they degrade very insoluble chemicals. Although ligninolytic fungi can clearly degrade DDT their ability to do so in the
14​
environment is equivocal. Fernando et al. (1989) examined the degradation of ​ C-DDT in an unsterilised soil/corn cob
14​ 14​
mixture to which ​P. ​chrysosporium ​was added. Over 60 days, 10% of ​the ​ C was evolved as ​ CO2, 5% was soluble in
water, and 18% was unextractable. The extractable label contained DDT (61%), DDE (6.9%), dicofol (4.4%), and
DDD/DBP (2.6%), plus unidentified residues more polar than dicofol (22.9%). It may therefore be possible to engineer
DDT degradation by the fungus in the field, but this is unlikely to

 
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​Aislabie et al.—Microbial degradation of DDT
occur naturally in the absence of a suitable primary growth substrate and inoculum.
A combination of photolytic and biodegradative processes has been proposed for the detoxification of
aromatic compounds (Miller et al. 1988). One obstacle to developing this technology is the lack of suitable
microbes. To overcome this Katayama & Matsumura (1991) developed a strain of ​P. ​chrysosporium t​ hat was
​ ignificantly enhanced rates of DDT mineralisation by cultures of these microbes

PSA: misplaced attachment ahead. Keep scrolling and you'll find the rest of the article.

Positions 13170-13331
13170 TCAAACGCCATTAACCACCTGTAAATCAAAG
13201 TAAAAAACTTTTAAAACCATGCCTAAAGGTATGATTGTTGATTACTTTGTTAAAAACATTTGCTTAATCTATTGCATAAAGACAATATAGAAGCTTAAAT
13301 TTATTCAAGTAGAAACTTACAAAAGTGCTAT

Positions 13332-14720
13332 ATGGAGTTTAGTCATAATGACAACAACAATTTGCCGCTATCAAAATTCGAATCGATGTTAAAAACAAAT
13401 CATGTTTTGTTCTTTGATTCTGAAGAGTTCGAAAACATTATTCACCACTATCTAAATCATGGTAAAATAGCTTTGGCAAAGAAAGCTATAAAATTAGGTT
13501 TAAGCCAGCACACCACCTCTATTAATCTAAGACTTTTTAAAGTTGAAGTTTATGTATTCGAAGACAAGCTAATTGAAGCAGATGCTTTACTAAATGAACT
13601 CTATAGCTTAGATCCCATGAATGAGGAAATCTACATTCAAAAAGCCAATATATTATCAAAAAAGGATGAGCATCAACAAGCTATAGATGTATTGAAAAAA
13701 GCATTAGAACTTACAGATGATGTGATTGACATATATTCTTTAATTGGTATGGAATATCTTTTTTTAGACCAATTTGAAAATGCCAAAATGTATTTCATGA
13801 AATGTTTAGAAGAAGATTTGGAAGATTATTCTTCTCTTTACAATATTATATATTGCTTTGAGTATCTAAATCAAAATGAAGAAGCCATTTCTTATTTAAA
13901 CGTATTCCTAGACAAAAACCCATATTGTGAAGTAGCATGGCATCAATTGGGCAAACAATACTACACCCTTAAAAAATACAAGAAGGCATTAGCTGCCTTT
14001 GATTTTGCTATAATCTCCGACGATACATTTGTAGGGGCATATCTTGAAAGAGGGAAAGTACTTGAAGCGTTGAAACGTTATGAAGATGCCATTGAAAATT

resistant to UV irradiation. S
were achieved under UV irradiation.

/​ /​
Some chlorobiphenyl-degrading bacteria are reported to cleave both ​/?,/​ -DDT and o,/​ -DDT, as well as DDE. The
advantage of using these microbes for remediating DDT-contaminated soils is that the initial attack on the molecule results
in aromatic ring cleavage (Nadeau et al. 1994) considered to be the limiting step for degradation of aromatic compounds.
Once the DDTr have been cleaved, further degradation to CO2 should proceed readily. Chlorobiphenyl-degrading bacteria
attack DDTr under aerobic conditions (Masse et al. 1989; Nadeau et al. 1994) which may prevail in DDTr-contaminated
soils. These bacteria also need an alternative C source for growth which induces the production of dioxygenase enzymes